As a peer support specialist, I work with people who need me to hold onto their hope for them until they’re ready to hold it for themselves, just as I once needed.

Comments
Maxine Billips
Really need help please
6/1/2017 12:09:21 AM

Michael Lewallen
Roxanne
I am not sure of your location, but here in Portland and in many other cities there are "Clubhouse" programs. Ours is called NorthStar Clubhouse. Have your health care provider refer you, it has no cost and is a welcoming place for you to gather yourself and Thrive. Peer support specialist are available to assist when you are ready to engage.
5/4/2017 1:22:06 PM

Roxanne Vik
I want to connect with other people living with mental illness - live and in person - where can I do this? It was available in the hospital, but I need it out in the real world.
4/29/2017 9:23:29 PM

Adrienne
My 17 yr old niece attempted suicide two days ago . She was sent to hospital And is now at children's having psyche eval. This second attempt. My sister is struggling and feeling very alone. We live in Parker colorado. We need a support group relatively close to south Denver. Please help us.
4/22/2017 6:18:00 PM

Martha Ciganek
I'm interested in the peer support group. How do I find one in my area?
4/20/2017 8:21:23 AM

Emily
My son desperately needs peer support. He's recovering and his progress is halted by isolation!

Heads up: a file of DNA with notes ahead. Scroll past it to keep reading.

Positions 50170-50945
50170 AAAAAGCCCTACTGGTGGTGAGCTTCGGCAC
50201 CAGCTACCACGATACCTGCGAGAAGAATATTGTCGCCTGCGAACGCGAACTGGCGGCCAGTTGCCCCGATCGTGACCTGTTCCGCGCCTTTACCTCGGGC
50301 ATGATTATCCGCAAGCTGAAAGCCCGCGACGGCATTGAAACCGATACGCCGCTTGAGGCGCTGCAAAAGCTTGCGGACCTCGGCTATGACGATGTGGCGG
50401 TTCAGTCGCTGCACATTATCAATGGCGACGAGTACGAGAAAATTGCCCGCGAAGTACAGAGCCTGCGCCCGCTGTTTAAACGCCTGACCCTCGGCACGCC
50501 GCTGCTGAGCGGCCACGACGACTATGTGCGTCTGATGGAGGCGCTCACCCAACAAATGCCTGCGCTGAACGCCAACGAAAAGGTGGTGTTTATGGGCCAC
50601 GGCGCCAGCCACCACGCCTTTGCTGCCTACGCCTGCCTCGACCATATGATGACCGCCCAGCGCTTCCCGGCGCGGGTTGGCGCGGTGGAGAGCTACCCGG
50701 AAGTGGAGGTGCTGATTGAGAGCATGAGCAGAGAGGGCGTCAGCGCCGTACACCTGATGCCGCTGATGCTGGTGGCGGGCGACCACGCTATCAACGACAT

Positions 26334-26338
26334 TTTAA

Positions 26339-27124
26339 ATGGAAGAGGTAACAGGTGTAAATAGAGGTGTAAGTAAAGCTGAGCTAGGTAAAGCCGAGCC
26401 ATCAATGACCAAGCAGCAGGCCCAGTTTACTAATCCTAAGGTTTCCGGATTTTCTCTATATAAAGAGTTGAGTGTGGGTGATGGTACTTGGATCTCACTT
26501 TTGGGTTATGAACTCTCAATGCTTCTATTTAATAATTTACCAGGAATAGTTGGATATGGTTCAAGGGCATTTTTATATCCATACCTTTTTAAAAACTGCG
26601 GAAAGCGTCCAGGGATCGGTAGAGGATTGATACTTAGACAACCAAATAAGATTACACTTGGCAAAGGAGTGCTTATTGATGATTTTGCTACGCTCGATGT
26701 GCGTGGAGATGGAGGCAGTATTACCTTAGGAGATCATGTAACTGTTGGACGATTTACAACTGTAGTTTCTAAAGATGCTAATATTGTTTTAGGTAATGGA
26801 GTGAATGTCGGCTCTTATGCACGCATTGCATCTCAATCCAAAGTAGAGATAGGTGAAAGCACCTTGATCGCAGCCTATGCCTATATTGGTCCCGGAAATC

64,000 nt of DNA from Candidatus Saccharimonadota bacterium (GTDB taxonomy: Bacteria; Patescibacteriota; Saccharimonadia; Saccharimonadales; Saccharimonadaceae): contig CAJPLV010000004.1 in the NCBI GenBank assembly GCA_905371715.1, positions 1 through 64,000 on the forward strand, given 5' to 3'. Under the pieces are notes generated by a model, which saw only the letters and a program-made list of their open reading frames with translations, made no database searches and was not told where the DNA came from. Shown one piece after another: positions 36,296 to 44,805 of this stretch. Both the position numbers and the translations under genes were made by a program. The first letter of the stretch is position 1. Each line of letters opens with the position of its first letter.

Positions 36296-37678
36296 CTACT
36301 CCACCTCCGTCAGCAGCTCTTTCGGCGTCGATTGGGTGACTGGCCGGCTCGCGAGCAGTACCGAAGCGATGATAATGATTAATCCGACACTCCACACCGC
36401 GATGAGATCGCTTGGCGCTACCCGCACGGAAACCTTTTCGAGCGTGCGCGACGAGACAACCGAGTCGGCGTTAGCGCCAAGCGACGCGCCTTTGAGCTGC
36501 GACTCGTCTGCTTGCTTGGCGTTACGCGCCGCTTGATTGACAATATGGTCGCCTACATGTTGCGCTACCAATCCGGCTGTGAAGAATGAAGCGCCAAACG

Where can I hook him up for peer support within Los Angeles, CA?
Thanks
4/8/2017 12:04:32 PM

Patty
How do I find a peer support in my area? I am looking for someone who can talk to my son, we live in Fort Myers, Fl area Thanks
4/8/2017 11:32:34 AM

Linda Egan
I have been diagnosed with bipolar disorder. I am depressed and angry at the way psychiatrists casually prescribe medications that will (a) kill your thyroid forever, (b) force you to take OTHER drugs to combat hypothyroidism (synthroid has many side effects, including hair loss, weight gain, dry mouth and INSOMNIA), (c) and coordinating drugs such a Latuda (elevates blood sugar to pre-diabetic levels) and Lexapro (causes jaw clenching, cheek biting and extreme dry mouth). I have two principle concerns now that I am retired and have weeaned myself off of the bipolar meds: how to stay on an even keel and how to rid my body of substances with awful side effects. Help :)
4/7/2017 3:16:31 PM

Carolyn Tobias
I would like to join this blog post
4/5/2017 6:34:58 PM

Bradley d'Entremont
I am a Peer Support Specialist from Nova Scotia. The program is designed to help inpatients/outpatients from the hospital's mental health unit re-intergrate themselves back into the community. The peers are referred to you by the hospital and you meet them in a public place like MacDonald's to communicate with them. With your lived experience and training, I get people to open-up and talk about their problems.
4/3/2017 5:47:33 PM

Sage
What a great read! So inspiring
3/31/2017 9:57:28 PM

Jennifer Marty
I want to do this. Or something like it.
3/31/2017 4:39:04 PM

Jennifer Marty
I want to do this! Or something like it. How do I get started?
3/31/2017 4:37:47 PM